The electrochemical or chemical gas generating cells 44 are capable of generating gases such as oxygen (O2), hydrogen, nitrogen, halogen (e.g. Cl2, bromine, iodine), carbon dioxide, and mixtures thereof, all of which are known. See, e.g., U.S. Pat. Nos. 4,402,817 and 4,522,698 to Maget (Jun. 11, 1985) which describe electrochemical cells. Preferred electrochemical cells for use with the invention include metal electrolyte electrochemical cells capable of generating hydrogen, oxygen, or mixtures thereof. Electrochemical cells include solid polymer electrolyte-based oxygen or hydrogen generators, zinc-electrolyte type hydrogen gas generating cells which use mercury (see, e.g., U.S. Pat. No. 5,245,565 to Winsel (Sep. 7, 1993) or U.S. Pat. No. 4,023,648 to Orlitzky et al.), Cu(OH)2 or carbonate-based oxygen generating cells, NaSiCON-based CO2 /O2 generating cells (see, International Application No. PCT/US96/04359 (International Publication No. WO 96/30563, published Oct. 3, 1996) to Ceramatec, Inc. (corresponding to co-owned, co-pending U.S. patent application Ser. No. 08/413,635 filed on Mar. 30, 1995, or nitrogen generating batteries (see, e.g., U.S. Pat. No. 5,427,870 (Jun. 27, 1995)). The contents of all of these referenced patents and patent application are incorporated by this reference. Preferred chemical cells for use with this invention include metal/electrolyte or bicarbonate/citric acid or peroxide/water cells which generate H2, CO2, oxygen respectively. Some cells require separate power sources (e.g. a battery), while others are self-powered.

As described in U.S. Pat. No. 4,902,278, a voltage gradient established across the electrochemical cell ionizes an electrochemically active material (e.g. atmospheric oxygen) at an electrode, transporting the ions through an electrolytic membrane to the other electrode, and reconverts the ions to molecules of the electrochemically active material which is evolved at the second electrode. In a presently preferred embodiment, a resistor is placed between the cells' electrodes (not shown) to activate the electrochemical cell while a mechanical action mechanism is placed to activate the chemical cell.

The activation mechanism 46 can operate in response to a variety of internally or externally generated signals. For example, the activation mechanism 46 can operate in response to a remotely transmitted signal (e.g. a radio transmission) received by a receiver and an antenna (neither shown) to selectively activate the gas generating cells 44. Alternatively, the activation mechanism 46 could incorporate internal timing circuitry to initiate activation of the gas generating cells 44 by the activation mechanism 46 at some predetermined time in the future (measured, for example, from the time that the delivery device is ingested by the animal) and/or at predetermined intervals. Remotely transmitted signals could also be used to initiate operation of the timing circuitry of the activation mechanism 46 so as to externally control the timing sequence at a selected moment. This method can be used in a variety of dosing regimens such as an intermittent dispensation cycle (e.g., every 8 hours or once a week), an extended time dosing cycle (e.g., continuous dosing over one hour), or in the administration of bolus dosages. Preferably, the method and apparatus of the invention will dispense the beneficial agent over a period of between 1 to 350 days.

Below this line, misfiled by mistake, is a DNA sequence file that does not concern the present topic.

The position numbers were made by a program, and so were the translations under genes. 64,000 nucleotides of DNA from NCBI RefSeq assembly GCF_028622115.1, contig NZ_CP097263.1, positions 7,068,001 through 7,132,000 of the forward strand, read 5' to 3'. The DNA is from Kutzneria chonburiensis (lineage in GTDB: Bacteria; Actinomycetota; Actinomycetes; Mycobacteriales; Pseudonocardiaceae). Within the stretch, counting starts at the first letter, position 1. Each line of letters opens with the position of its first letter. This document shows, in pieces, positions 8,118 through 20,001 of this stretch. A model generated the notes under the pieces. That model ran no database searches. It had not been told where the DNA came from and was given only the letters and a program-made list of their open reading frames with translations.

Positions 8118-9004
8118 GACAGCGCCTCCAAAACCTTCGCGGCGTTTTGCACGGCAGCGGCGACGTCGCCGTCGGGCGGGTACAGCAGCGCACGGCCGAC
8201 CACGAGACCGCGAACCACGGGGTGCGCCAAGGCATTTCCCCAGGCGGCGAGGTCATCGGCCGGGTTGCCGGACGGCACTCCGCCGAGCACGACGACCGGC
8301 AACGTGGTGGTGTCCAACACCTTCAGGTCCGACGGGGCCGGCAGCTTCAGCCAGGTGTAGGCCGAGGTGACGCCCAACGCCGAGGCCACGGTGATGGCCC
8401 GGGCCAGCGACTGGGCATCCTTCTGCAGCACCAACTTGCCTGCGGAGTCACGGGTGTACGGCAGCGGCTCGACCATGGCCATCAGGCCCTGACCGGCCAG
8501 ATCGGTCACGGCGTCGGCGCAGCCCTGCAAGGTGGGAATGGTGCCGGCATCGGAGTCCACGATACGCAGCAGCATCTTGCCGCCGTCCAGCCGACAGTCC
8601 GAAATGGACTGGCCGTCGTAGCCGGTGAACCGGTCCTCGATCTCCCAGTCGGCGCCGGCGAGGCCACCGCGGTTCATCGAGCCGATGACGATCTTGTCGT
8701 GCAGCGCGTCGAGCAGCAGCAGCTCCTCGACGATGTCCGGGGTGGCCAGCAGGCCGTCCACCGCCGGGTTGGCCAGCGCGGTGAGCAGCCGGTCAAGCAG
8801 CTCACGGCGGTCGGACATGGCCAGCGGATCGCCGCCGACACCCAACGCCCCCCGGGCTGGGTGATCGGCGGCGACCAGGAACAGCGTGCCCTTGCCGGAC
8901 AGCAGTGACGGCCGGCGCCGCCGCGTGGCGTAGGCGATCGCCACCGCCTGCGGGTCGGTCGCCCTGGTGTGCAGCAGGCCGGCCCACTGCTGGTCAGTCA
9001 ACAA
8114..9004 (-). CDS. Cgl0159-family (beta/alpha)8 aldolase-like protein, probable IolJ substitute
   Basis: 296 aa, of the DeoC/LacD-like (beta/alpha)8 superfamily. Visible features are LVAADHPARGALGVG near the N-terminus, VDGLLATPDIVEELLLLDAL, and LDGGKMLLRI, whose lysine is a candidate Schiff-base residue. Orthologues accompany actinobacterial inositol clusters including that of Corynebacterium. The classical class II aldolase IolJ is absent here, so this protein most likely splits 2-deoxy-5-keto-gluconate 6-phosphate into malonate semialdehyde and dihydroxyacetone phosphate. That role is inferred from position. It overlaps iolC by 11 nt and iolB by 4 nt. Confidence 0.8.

In FIG. 5 is shown a second embodiment of the present invention wherein the bag assembly includes two bags 42, two gas generating cells 44, and the activation mechanism 46. For purposes of simplicity, structures and elements shared in common between the delivery device of FIG. 1 and various embodiments of the present invention will be numbered identically. Specifically depicted is the position of the bag assembly 40 in relation to the housing 22 of delivery device 20. The bag assembly 40 is placed within the housing 22, with the bags 42 being in substantially parallel alignment in relation to the internal surface 50 of housing 22. The gas generating cells 44 and the activation mechanism 46 can be located anywhere along the axis 52 of delivery device 20 and are only limited by the selected position of the outlet port(s) 30, which, as previously described, can be located anywhere on housing 22, first end 26, or second end 28. The remaining area 60 within the housing 22 contains a drug, beneficial agent, or combination thereof, for administration to the animal. These drugs and agents can be provided in any suitable dosage form (e.g. liquid, powder, paste, gel, grease stick, etc.). Likewise, a wide variety of agents and drugs can be administered through the invention. For example, hormones, enzymes, antibiotics, antifungals, and vitamins can be administered in a variety of dosage forms.

The bags 42 are provided for holding a gas or a mixture of gases. Inflation of the bags 42 occurs when the activation circuit 46 activates the gas generating cells 44. As shown in FIG. 6, the gas generating cells 44, upon activation, produce a gas (or gases) which fill the interior area of the bags 42, thus inflating the bags 42. Each bag 42 eventually inflates until contact is made with other bags 42, the interior surface 50 of the housing 22, interior surface 54 of first end 26, and interior surface 56 of second end 28. Thus, inflated bags 42 displace the contents that were previously found in area 60 (see FIG. 5) within housing 22. In this manner, the contents are pushed out of the housing 22 and introduced into an animal's body cavity (e.g. stomach, rumen, or rectal cavity). By controlling the activation of the gas generating cells 44, the rate and extent of inflation of the bags 42 can be manipulated to provide administration of agents over time, intermittently, as a single dosage unit, or as multiple and repetitive dosages, depending on the desired administration schedule and/or duration of therapy. Utilization of two bags 42 allows for administration of beneficial agents at different rates. For example, by activating the gas generating cells 44 to fill each of the bags 42 at different rates, the beneficial agent accordingly is displaced and forced out of the housing 22 in two specific administration rates. That is, a first bag can run at a fast, initial rate and then a second bag can expand at a slower rate to complete delivery of the beneficial agent.